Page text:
Will
 
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So... can anyone tell me if the "literati" had even a casual interest in gardening or the practice of keeping plants alive? If they were "the intellectuals that we have to thank for the art of bonsai" then who kept the plants alive?

Or are we discussing the "concept" of art and not actual "created art" bonsai?
Damn best rebuttal I've seen all day, thanks Graydon!

Of course! Even though they were intellectuals, they had to have had some horticultural knowledge or no trees would have survived at all. Technically they were gardeners, as we all all familiar with the passion the Asians had for gardens, another art form that was practiced by the privileged few at first.

However, Al was referring to his farmers and gardeners as un-intellectual and his statement inferred that it took no intelligence to create bonsai.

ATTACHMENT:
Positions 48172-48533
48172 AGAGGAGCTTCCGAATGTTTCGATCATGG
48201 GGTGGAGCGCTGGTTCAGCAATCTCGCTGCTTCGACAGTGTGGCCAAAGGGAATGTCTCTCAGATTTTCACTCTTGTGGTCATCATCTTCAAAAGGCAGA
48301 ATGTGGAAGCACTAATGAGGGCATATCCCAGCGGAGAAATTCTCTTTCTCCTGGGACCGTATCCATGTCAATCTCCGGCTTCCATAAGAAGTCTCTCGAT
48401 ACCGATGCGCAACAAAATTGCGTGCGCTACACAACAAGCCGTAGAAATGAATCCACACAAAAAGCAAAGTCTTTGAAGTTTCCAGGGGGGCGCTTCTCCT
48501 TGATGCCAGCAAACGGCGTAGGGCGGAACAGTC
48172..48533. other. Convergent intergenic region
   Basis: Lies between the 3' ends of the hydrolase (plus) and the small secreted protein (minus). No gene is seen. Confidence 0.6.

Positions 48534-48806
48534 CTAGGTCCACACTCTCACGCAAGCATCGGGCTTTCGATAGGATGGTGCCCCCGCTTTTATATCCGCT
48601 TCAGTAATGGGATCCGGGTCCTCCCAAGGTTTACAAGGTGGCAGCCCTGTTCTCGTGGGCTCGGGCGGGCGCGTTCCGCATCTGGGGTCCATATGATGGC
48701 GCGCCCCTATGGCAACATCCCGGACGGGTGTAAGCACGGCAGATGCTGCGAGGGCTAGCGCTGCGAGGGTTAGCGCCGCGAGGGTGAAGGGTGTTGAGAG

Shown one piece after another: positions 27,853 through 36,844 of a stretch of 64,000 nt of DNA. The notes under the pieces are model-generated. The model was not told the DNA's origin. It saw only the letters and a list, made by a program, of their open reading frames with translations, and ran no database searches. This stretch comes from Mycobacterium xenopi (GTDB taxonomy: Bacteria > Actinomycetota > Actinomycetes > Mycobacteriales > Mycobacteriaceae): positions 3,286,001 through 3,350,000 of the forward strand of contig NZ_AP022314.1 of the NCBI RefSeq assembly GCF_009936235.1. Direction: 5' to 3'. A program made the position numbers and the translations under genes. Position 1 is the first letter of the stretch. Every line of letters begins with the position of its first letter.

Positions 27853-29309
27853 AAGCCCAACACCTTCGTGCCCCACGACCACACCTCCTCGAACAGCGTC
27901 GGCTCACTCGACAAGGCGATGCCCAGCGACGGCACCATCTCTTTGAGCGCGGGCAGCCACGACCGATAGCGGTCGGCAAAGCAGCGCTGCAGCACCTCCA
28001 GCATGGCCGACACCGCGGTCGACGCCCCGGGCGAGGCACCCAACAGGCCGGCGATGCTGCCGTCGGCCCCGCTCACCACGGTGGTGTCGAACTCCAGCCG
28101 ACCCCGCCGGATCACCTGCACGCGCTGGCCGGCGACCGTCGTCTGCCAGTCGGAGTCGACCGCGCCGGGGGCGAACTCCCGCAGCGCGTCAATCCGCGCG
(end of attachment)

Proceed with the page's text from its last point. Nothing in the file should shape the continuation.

Good point and it deserves some thought.



Will
 
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Dear CyberStalker,

There ya go again, jumping in without a single word to say on the topic, no intelligent rebuttal, nothing intelligent at all to say.

Want to surprise me? Trying actually discussing the topic for once instead of me, the more you do otherwise, the more you show just how fixated you are on me.

You follow me around like an ex-girlfriend.....but they were better looking.




Will
You have not the intelligence to listen to anyone else...and it seems you followed me back here after I started posting again, so who is a cyberstalker? Could you possibly get over yourself?
 
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Al Keppler recently made the following statement in another thread.

"There is nothing intelligent about the art of bonsai. Creating bonsai art is not the domain of the intelligent. It is owned by the domain of the creative, those with heart, those that seek creative technique and posess the ability to work with their hands. The masters of the last century in Japan were farmers and gardeners, as well as the many Asian masters we have had in the USA."